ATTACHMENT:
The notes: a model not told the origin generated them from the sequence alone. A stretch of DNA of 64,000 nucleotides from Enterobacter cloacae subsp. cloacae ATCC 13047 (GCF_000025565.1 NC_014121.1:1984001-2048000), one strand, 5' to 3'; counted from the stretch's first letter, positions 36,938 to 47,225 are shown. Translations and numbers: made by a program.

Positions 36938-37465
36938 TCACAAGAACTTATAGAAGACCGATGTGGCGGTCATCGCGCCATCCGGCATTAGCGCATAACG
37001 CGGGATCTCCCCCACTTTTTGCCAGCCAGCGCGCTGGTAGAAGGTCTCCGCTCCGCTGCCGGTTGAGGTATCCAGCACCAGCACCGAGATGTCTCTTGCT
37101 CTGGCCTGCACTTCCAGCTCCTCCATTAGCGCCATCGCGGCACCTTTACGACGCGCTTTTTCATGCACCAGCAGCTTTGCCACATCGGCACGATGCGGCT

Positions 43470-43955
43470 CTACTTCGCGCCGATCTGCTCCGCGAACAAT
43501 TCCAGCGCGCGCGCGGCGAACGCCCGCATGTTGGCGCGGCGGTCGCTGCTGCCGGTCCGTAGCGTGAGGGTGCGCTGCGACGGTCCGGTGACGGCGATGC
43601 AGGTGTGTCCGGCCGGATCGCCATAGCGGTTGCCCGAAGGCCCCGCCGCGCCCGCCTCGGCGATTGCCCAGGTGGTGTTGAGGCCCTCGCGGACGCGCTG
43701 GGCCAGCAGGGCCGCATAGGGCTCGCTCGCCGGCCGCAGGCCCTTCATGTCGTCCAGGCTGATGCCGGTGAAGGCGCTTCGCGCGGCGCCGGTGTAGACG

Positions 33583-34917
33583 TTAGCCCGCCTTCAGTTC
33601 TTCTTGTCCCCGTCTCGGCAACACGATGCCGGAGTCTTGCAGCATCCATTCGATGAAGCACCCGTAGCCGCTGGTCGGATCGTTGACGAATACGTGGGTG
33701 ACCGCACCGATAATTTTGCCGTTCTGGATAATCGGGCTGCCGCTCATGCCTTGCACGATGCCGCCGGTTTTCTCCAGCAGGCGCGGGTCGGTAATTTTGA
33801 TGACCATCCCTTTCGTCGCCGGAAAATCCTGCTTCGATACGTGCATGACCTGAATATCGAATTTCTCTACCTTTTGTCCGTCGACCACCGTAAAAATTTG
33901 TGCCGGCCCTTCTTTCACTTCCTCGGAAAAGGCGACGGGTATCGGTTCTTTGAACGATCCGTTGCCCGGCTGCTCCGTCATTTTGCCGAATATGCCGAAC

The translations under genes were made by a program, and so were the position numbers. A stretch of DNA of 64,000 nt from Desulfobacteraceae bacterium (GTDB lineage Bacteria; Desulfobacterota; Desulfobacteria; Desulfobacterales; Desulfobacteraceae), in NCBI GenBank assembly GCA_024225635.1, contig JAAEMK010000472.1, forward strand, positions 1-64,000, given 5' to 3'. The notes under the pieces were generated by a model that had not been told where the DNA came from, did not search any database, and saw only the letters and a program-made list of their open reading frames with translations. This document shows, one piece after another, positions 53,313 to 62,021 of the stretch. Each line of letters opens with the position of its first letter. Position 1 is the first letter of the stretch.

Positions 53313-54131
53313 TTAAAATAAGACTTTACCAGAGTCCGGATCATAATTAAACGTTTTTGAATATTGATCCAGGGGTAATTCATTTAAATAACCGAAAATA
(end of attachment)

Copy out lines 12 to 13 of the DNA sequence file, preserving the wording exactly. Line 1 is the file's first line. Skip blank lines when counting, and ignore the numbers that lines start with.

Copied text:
33583 TTAGCCCGCCTTCAGTTC
33601 TTCTTGTCCCCGTCTCGGCAACACGATGCCGGAGTCTTGCAGCATCCATTCGATGAAGCACCCGTAGCCGCTGGTCGGATCGTTGACGAATACGTGGGTG